From the Provincial Office of OSSTF.
A pdf file of this document is attached.
Liberals Unveil 2015 Budget
With OSSTF/FEESO members focused on the strike by teachers in the Durham District School Board, Premier Kathleen Wynne and her governing Liberals introduced their 2015 budget.
Released two days after the Federal Conservative budget, Finance Minister Charles Sousa (Mississauga South) did not introduce any corporate or personal tax increases to help eliminate the deficit or enhance public services. Instead, his $132 billion budget highlighted the Ontario Liberals commitment to building transportation infrastructure in the province. The Liberals plan to spend $130 billion on infrastructure over the next ten years. Included in this amount is $31.5 billion for transportation infrastructure. Of this, $16 billion is earmarked for the Greater Toronto and Hamilton Area and the remaining amount for the rest of the province.
The Liberals plan to eliminate the budget deficit by 2017-18 is also highlighted. The Liberals say that they will cut about $3 billion annually from the deficit to achieve their goal. The provinces deficit for 2014-15 is $10.9 billion. The budget predicts it will drop to $8.5 billion in the 2015-16 fiscal year, then to $4.8 billion in 2016-17 and eliminated by 2017-18.
In order to help achieve this goal, the Liberals say that will keep overall program spending at an average of 0.9 per cent growth until 2017-18. They claim that the only exemptions are in healthcare, education and justice sectors spending. They see spending increasing 1.9% in healthcare, 2.0% in education and 1.5% in justice.
The Liberals see the changes in education mainly due to increased funding to school boards for growth in student enrolment and the full implementation of full-day kindergarten; increased capital expenses associated with completed school projects; and higher funding for the child care sector to support child care modernization and wage increases for front-line child care workers. The Liberals also want to see more efficient use of school space by consolidating schools, sharing space with other school boards and fostering community partnerships.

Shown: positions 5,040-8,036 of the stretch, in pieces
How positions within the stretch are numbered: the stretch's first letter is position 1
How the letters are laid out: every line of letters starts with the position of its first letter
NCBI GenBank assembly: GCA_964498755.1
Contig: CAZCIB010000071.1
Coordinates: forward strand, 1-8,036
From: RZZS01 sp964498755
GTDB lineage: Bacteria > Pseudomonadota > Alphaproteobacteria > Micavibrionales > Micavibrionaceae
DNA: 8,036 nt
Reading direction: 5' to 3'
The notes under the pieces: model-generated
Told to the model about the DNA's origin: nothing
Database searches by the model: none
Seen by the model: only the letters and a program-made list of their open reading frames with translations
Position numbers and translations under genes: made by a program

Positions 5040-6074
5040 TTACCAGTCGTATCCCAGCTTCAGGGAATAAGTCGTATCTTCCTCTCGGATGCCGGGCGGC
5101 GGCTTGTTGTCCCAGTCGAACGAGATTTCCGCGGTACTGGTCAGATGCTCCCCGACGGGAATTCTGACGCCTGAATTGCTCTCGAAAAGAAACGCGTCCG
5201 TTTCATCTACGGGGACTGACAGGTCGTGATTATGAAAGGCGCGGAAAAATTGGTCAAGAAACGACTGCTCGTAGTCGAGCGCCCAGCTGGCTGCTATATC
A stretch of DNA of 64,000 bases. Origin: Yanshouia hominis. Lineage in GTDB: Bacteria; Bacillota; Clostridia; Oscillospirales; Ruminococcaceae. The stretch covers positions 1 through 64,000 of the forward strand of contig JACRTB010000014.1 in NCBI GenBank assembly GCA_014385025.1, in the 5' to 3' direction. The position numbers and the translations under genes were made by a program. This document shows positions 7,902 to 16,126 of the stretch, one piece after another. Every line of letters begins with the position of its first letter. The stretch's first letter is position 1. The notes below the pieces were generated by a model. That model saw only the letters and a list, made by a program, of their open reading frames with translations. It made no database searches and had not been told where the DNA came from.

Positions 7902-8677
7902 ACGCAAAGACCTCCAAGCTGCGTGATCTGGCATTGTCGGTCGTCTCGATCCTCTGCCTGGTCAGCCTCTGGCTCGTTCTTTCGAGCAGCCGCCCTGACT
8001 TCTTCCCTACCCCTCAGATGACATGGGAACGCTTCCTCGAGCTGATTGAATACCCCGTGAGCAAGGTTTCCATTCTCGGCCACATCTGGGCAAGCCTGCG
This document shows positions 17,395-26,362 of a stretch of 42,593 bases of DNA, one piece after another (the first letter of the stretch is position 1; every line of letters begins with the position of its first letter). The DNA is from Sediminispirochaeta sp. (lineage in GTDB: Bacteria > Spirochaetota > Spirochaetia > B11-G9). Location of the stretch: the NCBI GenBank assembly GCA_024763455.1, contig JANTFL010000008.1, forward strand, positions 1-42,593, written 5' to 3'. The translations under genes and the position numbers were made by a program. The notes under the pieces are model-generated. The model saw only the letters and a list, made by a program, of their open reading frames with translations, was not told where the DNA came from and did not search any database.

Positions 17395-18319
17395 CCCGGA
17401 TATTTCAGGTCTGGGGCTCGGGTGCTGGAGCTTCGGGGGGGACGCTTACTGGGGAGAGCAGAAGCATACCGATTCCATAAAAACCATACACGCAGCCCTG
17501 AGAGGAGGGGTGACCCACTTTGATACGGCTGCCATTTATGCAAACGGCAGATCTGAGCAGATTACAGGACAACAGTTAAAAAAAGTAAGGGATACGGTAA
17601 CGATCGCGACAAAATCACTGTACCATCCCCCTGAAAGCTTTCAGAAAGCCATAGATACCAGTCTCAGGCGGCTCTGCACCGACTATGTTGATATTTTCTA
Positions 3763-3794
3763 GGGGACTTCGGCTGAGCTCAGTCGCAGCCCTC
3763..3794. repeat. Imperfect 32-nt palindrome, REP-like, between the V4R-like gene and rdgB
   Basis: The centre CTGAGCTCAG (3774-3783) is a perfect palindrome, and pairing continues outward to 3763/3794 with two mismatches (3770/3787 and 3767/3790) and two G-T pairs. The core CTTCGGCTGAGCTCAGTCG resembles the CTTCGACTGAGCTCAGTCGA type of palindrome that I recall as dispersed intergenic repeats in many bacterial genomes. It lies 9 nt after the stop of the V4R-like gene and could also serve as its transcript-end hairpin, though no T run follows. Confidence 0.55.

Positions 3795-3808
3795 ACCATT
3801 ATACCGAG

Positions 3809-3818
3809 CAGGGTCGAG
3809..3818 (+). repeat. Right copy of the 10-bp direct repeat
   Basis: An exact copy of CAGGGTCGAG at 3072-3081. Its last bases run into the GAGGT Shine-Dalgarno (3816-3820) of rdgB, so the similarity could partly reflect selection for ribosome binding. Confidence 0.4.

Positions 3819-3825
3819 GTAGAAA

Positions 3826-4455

While the Liberals see increased education expenses for future years, $248 million earmarked for education in the 2014 budget was not spent. They say that school board expense savings were mainly due to lower-than-projected student enrolment and lower-than-expected spending on school operating costs. But, they make no mention of re-investing that $248 million in savings into future education spending.
The Liberals repeated that any negotiated collective agreements with the Ontario Public Service and broader public sector must fit within Ontarios existing fiscal framework, which does not include additional funding for wage increases. Any wage increases must be offset by other measures to create a net zero agreement. The Liberals point to the recent agreement with Management, Administrative and Professional Crown Employees of Ontario (AMAPCEO) in 2014 as a template for public sector negotiations. The agreement included a wage freeze in the first two years and a 1.4% wage increase in each of the third and fourth years. In the deal, the cost of wage increases in 2016 and 2017 was offset over the four-year term through changes to benefits and entitlements, making it a net zero agreement.
By restricting public sector wage increases, the Liberals also see savings in pension contributions. They forecast a savings of $2.3 billion in government contributions from the period from 2012-13 to 2017-18.
As for post-secondary and training spending, the Liberals project it to be largely unchanged between 201314 and 201718. They say any funding to support growth in postsecondary enrolment and student financial assistance programs is offset by actions being taken to control costs.
NDP Leader Andrea Horwath (Hamilton Centre) attacked the budget and said, Today we have a document full of cuts to services that Ontarians rely on, full of added burdens to household budgets and more handouts to those who need them the least. She added, It leaves middle-class and struggling Ontarians further behind.
Meanwhile, PC Interim Leader Jim Wilson (Simcoe Grey) argued that the Liberal budget has seen debt charges rise to the third highest expenditure in government after healthcare and education. Wilson said, The amount spent on the interest on the debt is the highest growth area in this budgetan average annual increase of 5.7%. This is more than the growth rate of any other spending sector including health and education. And even morethere is no plan to deal with the debtit is just going up and up. Ontarians cant afford this budget.
The budget will now be debated in the Legislature. And with the Liberal majority government, unlike the recent minority government, this budget will pass without any great drama.
OSSTF/FEESO Durham Strike Raised in Legislature